Former Anderson Ranch head Nancy Wilhelms’ new book offers a path to fulfilling careers
‘Yes! You Can Do It! The Young Woman’s Guide to Starting a Fulfilling Career’
By Nancy Wilhelms
184 pages, $14.99
Smoke Tree Press, 2021
Nancy Wilhelms started writing her book – “Yes! You Can Do It! The Young Woman’s Guide to Starting a Fulfilling Career” – two decades ago.
She put it aside as her own career accelerated, eventually landing her a post as executive director at Anderson Ranch Arts Center in Snowmass Village, which she left in January 2018.
When she stepped down from the Ranch and started a nonprofit consulting firm, Wilhelms revisited her manuscript and took a trip to Mexico to dig back into the book. The working world it reflected, she found, had transformed with more women in leadership posts and few careers shut off for women, as they seemed to be when Wilhelms began her career as just about he only photojournalist in Milwaukee a generation ago.
“I’ve had the book in mind for 20 years, but it was a different book back then,” she said recently from Palm Springs. “When I left the Ranch I finally had time on my hands to work on it.”
She had begun the project by interviewing (mostly male) business executives about women in their organizations.
“They talked about women in their organizations, they talked about their daughters,” she recalled. “But when I sat down to write the book this time, I thought, ‘The world has really changed. So many women are in dominant roles. What these men said 20 years ago is lovely, but this is going to be a different book.”
Instead, this readable and info-packed narrative is a hybrid memoir and how-to book. Its narrative backbone is Wilhelms’ vast experience working with women, on-boarding them, mentoring and coaching.
“They all told me, ‘Oh, we like your stories’ and ‘We learned from your story,’” she recalled.
So she put those stories on paper for the book supplemented it with diverse stories of successful women (among them is Aspen Valley Hospital marketing chief Jennifer Slaughter, who worked under Wilhelms at Anderson Ranch).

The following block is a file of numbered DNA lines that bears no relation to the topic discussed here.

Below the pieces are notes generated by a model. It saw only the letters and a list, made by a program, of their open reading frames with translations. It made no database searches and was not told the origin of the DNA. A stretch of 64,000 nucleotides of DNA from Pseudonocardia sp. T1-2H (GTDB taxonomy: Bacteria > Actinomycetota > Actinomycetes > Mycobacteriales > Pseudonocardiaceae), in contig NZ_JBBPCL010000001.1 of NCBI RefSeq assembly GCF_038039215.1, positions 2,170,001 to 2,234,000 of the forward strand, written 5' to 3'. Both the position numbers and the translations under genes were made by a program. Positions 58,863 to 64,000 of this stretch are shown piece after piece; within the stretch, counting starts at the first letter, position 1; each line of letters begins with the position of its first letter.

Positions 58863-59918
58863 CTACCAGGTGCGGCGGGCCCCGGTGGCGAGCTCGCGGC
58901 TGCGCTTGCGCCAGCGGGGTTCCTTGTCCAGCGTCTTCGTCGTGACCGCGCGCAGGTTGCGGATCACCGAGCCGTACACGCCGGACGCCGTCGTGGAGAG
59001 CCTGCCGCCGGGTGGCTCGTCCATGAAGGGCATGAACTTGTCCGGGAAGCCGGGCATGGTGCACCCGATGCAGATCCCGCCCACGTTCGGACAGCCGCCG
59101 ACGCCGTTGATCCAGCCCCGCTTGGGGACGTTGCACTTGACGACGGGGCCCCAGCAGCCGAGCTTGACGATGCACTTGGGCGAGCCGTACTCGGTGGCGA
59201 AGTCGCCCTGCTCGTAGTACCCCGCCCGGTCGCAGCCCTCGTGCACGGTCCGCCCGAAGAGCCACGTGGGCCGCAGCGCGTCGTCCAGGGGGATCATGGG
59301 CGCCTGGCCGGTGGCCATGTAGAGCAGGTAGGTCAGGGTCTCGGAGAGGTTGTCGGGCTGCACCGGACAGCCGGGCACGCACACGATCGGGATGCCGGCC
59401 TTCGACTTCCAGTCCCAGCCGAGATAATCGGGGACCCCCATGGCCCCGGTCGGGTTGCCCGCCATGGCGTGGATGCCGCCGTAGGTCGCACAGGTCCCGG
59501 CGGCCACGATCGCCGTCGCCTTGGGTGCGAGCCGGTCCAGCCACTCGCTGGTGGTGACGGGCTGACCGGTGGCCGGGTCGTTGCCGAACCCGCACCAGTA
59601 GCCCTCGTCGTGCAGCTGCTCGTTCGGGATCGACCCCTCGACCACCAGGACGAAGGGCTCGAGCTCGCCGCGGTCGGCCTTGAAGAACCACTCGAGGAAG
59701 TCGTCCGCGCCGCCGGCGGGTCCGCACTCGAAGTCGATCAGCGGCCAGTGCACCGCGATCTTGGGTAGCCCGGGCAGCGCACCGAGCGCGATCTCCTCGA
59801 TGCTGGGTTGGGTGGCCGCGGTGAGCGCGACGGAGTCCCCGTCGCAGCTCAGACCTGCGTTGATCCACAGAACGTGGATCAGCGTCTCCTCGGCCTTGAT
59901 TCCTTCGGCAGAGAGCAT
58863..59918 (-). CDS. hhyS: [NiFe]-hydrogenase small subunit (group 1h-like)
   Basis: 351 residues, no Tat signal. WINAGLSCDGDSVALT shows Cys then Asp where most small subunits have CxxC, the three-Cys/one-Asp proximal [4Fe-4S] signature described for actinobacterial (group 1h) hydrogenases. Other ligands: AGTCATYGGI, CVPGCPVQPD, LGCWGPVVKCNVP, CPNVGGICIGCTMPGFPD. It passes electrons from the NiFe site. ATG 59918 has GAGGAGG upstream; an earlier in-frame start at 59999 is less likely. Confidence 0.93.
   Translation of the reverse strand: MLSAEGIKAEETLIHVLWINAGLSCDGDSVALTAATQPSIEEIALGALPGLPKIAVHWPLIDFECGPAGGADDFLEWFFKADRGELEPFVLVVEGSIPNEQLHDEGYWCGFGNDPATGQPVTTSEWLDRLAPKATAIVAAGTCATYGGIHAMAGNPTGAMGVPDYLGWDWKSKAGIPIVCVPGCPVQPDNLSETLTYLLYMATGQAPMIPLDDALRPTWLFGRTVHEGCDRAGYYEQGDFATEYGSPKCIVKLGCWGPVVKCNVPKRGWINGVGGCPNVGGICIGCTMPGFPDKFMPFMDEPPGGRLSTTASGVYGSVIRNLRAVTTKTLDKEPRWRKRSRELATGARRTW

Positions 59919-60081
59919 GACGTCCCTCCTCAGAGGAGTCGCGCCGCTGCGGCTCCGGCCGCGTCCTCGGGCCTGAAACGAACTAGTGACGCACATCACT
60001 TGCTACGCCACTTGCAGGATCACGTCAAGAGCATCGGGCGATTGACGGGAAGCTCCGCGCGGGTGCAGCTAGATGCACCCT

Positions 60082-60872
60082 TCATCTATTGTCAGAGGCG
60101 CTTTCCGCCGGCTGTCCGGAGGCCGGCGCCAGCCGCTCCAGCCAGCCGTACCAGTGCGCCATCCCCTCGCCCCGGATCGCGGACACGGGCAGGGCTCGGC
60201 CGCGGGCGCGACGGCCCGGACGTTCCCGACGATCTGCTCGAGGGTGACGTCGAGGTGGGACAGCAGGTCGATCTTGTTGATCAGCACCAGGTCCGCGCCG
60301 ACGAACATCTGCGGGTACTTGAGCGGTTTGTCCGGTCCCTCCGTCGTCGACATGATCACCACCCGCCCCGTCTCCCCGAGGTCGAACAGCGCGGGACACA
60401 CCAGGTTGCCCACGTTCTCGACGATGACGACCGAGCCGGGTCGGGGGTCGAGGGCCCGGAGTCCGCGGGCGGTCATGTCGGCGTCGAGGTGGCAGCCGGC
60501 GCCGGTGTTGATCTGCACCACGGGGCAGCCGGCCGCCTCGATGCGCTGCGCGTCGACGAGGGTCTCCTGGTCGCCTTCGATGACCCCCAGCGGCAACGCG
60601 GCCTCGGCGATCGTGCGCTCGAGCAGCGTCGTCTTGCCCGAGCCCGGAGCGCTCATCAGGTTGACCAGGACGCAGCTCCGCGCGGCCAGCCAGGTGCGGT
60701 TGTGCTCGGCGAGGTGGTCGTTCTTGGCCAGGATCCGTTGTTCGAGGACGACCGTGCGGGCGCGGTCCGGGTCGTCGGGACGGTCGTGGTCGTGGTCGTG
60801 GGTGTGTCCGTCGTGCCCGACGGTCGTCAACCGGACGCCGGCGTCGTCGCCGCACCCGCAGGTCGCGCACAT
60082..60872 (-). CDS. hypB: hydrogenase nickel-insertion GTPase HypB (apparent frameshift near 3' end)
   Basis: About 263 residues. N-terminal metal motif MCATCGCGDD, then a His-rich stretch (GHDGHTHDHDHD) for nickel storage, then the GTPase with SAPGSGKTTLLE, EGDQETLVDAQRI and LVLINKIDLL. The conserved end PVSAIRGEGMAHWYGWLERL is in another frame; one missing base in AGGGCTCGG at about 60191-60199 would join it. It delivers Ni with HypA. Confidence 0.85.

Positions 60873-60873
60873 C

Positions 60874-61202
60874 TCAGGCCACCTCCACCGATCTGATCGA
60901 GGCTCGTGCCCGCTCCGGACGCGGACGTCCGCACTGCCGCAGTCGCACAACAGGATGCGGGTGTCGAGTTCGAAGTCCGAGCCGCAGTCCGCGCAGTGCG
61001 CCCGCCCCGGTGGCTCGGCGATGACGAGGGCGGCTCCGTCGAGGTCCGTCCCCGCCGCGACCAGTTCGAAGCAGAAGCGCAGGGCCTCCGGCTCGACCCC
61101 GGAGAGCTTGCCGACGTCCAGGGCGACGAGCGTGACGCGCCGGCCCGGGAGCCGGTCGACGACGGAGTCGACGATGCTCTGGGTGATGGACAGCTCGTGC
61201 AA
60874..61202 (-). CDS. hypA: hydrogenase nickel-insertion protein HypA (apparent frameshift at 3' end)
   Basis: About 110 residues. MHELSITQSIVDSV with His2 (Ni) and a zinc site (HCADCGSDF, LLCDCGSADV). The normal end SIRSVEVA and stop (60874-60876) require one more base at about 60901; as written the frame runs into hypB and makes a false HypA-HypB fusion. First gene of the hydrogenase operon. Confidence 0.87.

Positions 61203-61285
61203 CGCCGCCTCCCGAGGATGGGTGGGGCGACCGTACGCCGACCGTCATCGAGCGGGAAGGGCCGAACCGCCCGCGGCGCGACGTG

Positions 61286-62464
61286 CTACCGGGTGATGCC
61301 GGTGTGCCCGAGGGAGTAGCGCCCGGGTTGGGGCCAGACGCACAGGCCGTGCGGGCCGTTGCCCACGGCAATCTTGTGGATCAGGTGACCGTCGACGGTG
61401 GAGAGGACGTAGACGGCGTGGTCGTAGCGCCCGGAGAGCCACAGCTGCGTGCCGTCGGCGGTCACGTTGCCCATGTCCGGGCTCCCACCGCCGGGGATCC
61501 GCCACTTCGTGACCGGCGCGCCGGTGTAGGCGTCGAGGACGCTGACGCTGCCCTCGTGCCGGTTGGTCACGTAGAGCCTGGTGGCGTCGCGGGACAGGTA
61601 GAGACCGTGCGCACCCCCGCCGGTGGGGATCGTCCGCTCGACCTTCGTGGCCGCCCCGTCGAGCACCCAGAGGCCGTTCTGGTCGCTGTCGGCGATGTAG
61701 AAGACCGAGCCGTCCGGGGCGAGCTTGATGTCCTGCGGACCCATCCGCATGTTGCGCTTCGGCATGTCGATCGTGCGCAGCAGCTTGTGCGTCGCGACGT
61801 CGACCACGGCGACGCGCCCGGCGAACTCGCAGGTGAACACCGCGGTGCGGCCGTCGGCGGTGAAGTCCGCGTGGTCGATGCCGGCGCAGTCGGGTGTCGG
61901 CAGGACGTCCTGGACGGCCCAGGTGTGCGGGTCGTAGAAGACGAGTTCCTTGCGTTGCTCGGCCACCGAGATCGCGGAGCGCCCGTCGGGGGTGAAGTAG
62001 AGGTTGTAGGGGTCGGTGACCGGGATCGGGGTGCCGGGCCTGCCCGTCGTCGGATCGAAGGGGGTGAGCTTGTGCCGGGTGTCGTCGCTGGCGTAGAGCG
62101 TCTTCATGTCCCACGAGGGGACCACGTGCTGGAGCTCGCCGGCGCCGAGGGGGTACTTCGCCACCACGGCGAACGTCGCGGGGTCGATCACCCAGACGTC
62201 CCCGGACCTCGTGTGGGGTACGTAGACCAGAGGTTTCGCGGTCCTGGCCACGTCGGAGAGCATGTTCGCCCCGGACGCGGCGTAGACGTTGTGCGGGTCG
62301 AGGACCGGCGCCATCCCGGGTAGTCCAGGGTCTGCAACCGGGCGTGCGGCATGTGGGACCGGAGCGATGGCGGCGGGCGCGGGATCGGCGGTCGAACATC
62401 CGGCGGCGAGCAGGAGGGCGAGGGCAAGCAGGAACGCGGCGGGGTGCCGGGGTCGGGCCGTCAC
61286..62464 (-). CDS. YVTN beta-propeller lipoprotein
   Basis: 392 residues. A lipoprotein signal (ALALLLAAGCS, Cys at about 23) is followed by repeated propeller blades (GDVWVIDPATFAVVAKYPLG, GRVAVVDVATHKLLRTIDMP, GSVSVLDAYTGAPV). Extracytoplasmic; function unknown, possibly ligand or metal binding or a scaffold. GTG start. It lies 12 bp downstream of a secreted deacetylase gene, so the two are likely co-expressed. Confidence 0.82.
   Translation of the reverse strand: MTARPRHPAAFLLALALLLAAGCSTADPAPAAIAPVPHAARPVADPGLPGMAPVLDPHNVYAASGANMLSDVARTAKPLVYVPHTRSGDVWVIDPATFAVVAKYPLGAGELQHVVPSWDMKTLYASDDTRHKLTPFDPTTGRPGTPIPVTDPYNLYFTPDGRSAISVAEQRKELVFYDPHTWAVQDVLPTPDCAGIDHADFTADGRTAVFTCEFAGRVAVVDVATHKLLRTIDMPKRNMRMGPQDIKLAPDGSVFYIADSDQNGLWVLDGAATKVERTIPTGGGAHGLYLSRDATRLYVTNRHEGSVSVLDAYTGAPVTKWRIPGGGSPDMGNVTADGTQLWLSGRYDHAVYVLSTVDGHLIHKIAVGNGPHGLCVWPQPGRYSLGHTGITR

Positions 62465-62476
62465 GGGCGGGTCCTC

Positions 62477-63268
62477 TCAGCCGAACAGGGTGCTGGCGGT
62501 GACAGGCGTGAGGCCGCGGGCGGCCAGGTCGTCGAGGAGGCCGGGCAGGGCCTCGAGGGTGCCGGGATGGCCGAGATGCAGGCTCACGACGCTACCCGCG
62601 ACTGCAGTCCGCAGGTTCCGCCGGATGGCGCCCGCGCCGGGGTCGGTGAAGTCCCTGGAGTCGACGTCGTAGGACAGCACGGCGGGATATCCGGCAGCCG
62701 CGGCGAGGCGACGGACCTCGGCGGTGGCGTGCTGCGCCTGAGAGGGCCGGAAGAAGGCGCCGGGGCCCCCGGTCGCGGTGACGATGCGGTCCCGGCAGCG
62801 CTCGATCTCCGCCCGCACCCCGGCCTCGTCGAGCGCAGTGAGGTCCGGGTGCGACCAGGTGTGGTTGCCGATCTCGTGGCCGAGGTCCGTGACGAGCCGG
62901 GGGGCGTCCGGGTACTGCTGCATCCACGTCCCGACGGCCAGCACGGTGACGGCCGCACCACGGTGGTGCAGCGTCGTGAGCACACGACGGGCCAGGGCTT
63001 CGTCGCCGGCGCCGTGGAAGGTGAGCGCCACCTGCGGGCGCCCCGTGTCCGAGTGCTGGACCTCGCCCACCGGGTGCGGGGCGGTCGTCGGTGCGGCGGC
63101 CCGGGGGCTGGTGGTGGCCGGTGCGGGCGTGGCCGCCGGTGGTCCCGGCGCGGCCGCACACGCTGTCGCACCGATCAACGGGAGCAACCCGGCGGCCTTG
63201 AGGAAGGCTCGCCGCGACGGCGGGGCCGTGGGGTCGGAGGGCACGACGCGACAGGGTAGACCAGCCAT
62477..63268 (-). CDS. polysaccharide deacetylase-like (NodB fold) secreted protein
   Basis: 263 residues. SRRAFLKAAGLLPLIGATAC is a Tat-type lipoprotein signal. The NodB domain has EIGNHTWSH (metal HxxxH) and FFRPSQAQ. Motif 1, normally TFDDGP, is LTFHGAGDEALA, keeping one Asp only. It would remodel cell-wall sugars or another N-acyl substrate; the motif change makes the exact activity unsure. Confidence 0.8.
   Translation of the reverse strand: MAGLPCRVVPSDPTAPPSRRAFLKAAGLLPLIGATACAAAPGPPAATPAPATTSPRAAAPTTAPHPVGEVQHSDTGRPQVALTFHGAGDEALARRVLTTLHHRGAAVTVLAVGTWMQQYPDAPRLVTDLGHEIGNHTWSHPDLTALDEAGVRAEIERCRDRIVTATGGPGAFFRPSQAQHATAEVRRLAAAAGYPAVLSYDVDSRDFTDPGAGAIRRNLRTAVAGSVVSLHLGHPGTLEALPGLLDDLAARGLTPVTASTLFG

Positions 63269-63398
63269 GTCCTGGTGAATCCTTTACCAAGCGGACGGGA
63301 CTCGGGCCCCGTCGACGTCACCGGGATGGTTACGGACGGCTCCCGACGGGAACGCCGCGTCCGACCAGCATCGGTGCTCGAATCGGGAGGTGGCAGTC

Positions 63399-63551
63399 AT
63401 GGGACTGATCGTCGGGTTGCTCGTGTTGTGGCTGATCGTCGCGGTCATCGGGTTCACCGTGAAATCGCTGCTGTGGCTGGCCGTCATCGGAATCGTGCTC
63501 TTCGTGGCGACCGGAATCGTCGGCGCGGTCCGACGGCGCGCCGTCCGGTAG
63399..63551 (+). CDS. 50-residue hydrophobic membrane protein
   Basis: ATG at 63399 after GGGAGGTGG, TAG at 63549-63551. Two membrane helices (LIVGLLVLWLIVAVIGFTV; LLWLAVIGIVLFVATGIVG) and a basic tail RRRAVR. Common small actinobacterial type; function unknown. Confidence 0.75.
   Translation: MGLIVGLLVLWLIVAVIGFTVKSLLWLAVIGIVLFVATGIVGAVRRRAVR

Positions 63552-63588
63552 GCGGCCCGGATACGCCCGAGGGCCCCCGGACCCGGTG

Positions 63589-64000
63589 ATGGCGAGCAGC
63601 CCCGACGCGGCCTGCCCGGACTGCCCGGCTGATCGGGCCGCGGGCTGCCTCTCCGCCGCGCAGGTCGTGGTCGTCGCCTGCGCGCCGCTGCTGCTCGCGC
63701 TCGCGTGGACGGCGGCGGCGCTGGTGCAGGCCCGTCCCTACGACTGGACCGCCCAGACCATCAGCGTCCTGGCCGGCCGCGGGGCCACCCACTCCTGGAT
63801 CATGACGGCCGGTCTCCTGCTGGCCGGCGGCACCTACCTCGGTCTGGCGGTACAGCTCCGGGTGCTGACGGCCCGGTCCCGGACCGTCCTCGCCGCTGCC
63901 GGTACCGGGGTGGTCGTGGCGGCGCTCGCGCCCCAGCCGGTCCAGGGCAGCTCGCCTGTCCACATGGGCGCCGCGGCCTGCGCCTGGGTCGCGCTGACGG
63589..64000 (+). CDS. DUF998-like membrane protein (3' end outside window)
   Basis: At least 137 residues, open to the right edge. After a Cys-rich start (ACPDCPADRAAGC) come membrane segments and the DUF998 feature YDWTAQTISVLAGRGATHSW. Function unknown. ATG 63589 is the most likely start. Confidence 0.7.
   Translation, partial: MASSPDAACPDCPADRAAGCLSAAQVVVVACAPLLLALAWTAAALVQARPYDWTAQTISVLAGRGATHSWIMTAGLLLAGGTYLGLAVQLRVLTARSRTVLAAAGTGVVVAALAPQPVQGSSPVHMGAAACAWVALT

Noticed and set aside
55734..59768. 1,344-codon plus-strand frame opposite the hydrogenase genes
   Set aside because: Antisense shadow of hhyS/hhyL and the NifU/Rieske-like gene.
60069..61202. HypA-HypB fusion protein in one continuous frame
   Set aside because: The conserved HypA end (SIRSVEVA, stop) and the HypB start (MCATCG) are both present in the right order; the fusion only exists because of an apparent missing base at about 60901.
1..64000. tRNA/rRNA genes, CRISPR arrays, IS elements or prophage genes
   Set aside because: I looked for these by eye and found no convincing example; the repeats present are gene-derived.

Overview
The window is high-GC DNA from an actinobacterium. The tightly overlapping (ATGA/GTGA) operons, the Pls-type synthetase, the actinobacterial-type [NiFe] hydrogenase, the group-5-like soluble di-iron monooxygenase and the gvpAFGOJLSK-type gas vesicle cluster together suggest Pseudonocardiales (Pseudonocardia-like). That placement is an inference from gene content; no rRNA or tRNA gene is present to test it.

“It seemed like a good combination of being able to do storytelling, provide practical tips and advice while bringing in the voices of women that I really admire,” she said.
Aimed at recent college graduates or women in career transitions, it includes Wilhelms’ own inspiring story of breaking into male-dominated fields and rising in the ranks, detailing the big changes and transitions she made throughout. And she has tips on how to figure out what you love and how to get paid for it, as well as advice on how to get paid what you’re worth despite the pay gap that still exists between men and women across industries.
“I’ve been in so many situations where I’ve seen really promising young people not understand what their value is,” she said. “I want to help them find that and help them have confidence going into a job interview.”
She finished the manuscript during the lockdown periods of the novel coronavirus pandemic, which she’s ridden out in the Aspen area and Palm Springs, and during which she’s seen many professionals start rethinking their career paths, seen a seismic change in the norms of whole industries upended and seen a redefinition of the workplace that is likely to change work forever.
Though launching a book in the pandemic would seem to limit a new author’s ability to reach readers – without a book tour and traditional book-signing events – Wilhelms has created resources on her website for the book’s audience, as well as an “Ask Nancy” section where she’ll offer personalized career advice along with a new e-newsletter.
The book has worksheets for exercises like making a personal inventory, charting a career map, preparing for job interviews and for an obituary exercise that challenges the reader to write an obituary based on their life goals. Wilhelms has found these tools helpful in her own experience and is excited about sharing them.
“The book is about advice, information and problem-solving,” she said, “and the tools actually engage the reader in doing the problem-solving on a personal level instead of just reading about it.”